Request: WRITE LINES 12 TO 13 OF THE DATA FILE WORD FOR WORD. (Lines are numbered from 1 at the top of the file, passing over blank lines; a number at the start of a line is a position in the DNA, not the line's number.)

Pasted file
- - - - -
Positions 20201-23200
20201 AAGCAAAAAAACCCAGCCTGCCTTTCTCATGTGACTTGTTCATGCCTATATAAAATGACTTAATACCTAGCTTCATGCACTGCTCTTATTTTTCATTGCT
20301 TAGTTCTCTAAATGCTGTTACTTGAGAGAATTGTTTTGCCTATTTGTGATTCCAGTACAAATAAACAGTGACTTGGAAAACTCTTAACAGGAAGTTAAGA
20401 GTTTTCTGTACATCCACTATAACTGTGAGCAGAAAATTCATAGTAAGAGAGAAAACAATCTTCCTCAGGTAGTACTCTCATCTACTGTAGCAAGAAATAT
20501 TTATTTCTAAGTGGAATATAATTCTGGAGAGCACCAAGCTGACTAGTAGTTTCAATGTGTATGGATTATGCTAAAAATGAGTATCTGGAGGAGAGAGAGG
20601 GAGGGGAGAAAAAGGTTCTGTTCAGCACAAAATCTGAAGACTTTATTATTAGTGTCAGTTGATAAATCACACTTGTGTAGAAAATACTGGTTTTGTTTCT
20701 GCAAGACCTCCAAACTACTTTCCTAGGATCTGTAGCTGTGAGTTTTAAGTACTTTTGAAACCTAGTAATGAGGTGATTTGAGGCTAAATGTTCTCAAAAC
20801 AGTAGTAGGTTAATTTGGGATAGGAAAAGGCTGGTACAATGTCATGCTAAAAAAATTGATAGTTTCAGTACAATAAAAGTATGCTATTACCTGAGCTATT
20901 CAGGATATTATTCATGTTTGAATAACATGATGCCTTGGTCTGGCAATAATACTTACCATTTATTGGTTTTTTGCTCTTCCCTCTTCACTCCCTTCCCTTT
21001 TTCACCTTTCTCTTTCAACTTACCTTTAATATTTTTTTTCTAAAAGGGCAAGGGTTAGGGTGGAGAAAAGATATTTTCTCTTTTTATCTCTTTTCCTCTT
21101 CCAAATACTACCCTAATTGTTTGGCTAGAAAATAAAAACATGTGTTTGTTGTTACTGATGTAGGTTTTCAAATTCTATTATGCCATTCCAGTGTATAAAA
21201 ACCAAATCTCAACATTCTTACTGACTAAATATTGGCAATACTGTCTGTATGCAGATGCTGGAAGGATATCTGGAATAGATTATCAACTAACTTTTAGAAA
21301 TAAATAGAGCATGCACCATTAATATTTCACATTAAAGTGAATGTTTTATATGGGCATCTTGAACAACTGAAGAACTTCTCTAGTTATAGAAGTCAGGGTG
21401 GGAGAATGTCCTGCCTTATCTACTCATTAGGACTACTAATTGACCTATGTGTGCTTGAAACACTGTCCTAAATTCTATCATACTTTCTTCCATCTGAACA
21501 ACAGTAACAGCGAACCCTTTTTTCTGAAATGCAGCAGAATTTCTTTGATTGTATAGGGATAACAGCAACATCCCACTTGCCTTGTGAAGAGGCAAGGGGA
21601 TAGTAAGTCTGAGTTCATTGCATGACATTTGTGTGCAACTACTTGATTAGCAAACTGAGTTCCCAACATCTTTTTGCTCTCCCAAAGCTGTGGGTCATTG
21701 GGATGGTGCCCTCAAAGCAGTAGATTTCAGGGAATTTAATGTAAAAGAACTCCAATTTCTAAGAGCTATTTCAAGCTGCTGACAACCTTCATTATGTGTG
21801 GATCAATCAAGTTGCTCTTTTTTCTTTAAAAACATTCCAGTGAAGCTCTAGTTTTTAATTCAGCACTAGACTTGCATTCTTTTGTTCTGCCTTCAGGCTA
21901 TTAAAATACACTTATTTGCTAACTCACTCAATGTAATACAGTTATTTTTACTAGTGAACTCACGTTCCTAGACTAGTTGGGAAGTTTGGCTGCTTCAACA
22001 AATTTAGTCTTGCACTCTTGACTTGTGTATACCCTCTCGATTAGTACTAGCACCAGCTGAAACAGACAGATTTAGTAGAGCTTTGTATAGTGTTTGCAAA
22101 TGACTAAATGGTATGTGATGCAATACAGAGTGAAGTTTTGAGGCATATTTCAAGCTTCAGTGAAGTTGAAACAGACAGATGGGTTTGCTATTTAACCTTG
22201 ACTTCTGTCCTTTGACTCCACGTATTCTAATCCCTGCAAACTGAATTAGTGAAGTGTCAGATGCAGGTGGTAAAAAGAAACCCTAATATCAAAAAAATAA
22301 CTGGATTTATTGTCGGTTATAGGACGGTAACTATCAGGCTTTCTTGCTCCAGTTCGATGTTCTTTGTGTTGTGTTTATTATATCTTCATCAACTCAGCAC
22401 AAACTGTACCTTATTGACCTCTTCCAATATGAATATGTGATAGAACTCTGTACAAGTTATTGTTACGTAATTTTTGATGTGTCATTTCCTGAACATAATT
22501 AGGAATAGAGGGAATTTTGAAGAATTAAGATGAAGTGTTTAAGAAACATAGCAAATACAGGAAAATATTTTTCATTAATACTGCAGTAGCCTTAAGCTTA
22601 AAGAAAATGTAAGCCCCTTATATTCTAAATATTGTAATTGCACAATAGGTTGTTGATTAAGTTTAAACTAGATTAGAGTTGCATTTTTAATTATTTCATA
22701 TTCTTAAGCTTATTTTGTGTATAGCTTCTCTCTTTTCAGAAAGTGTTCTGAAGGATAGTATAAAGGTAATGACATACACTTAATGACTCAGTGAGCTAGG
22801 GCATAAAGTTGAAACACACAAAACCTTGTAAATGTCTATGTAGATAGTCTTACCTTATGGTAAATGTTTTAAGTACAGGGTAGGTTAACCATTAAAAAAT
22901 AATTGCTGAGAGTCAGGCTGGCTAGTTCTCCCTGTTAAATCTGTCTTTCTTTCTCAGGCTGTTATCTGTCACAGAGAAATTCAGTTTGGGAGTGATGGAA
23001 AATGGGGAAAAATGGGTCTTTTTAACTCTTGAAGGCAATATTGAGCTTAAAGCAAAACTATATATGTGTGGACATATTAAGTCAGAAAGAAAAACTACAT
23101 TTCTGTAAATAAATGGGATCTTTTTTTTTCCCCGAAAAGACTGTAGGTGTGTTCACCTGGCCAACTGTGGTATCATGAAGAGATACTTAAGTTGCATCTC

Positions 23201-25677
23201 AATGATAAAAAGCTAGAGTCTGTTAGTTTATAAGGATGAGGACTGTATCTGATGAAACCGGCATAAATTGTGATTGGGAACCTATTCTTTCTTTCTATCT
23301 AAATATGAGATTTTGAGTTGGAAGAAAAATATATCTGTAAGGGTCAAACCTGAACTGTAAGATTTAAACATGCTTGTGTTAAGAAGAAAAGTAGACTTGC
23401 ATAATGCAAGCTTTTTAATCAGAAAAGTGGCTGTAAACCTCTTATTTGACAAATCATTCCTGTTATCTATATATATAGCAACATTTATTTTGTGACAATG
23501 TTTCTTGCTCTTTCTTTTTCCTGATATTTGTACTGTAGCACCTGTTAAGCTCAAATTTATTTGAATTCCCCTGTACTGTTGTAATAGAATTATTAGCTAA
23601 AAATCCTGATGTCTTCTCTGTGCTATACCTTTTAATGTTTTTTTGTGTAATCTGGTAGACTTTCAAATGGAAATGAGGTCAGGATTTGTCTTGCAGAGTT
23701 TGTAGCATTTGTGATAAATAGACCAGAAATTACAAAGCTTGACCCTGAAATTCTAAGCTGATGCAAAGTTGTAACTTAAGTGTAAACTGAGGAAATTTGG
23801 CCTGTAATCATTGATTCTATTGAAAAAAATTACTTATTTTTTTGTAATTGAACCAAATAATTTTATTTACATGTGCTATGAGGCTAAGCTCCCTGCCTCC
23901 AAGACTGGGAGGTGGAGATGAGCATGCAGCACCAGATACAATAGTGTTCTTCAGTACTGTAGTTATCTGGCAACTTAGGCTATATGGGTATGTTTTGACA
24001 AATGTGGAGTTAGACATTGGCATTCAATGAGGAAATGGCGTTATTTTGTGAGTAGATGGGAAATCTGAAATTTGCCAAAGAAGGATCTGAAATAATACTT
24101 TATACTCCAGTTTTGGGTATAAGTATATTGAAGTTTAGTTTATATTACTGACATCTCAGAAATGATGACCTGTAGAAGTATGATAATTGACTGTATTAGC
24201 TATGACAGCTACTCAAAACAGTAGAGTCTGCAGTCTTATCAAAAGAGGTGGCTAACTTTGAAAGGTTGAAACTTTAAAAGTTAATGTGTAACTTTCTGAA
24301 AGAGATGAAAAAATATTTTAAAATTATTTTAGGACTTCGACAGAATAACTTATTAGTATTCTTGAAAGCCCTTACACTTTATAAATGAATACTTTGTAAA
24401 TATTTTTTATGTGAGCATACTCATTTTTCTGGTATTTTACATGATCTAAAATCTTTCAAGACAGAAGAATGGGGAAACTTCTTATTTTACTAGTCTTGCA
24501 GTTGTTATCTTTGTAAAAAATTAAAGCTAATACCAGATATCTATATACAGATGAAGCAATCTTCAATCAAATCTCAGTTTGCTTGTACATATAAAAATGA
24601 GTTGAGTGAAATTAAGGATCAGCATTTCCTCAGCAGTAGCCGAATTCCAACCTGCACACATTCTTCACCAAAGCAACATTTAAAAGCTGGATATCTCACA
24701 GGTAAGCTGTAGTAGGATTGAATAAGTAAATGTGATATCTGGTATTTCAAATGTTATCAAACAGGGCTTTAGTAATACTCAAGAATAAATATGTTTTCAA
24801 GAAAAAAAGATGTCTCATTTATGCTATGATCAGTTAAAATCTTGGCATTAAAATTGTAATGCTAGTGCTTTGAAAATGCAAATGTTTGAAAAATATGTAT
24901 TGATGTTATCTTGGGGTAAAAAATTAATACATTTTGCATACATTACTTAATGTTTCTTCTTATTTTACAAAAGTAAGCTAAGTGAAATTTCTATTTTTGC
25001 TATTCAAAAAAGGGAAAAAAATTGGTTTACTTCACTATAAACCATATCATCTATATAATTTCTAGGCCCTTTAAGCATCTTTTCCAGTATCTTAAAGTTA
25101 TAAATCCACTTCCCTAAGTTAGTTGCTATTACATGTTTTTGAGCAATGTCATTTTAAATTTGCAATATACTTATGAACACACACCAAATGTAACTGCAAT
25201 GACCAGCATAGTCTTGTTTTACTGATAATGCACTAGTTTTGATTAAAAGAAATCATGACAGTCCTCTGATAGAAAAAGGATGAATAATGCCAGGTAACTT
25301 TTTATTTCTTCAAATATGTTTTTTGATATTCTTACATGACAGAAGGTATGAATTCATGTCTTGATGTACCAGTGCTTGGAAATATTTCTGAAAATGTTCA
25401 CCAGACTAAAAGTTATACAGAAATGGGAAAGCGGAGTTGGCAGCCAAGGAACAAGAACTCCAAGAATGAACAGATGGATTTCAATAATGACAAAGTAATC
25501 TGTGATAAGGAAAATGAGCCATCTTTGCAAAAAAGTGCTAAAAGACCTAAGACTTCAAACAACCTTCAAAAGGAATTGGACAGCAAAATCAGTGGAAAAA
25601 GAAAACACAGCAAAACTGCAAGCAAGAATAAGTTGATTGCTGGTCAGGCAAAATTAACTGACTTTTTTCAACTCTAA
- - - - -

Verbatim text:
21201 ACCAAATCTCAACATTCTTACTGACTAAATATTGGCAATACTGTCTGTATGCAGATGCTGGAAGGATATCTGGAATAGATTATCAACTAACTTTTAGAAA
21301 TAAATAGAGCATGCACCATTAATATTTCACATTAAAGTGAATGTTTTATATGGGCATCTTGAACAACTGAAGAACTTCTCTAGTTATAGAAGTCAGGGTG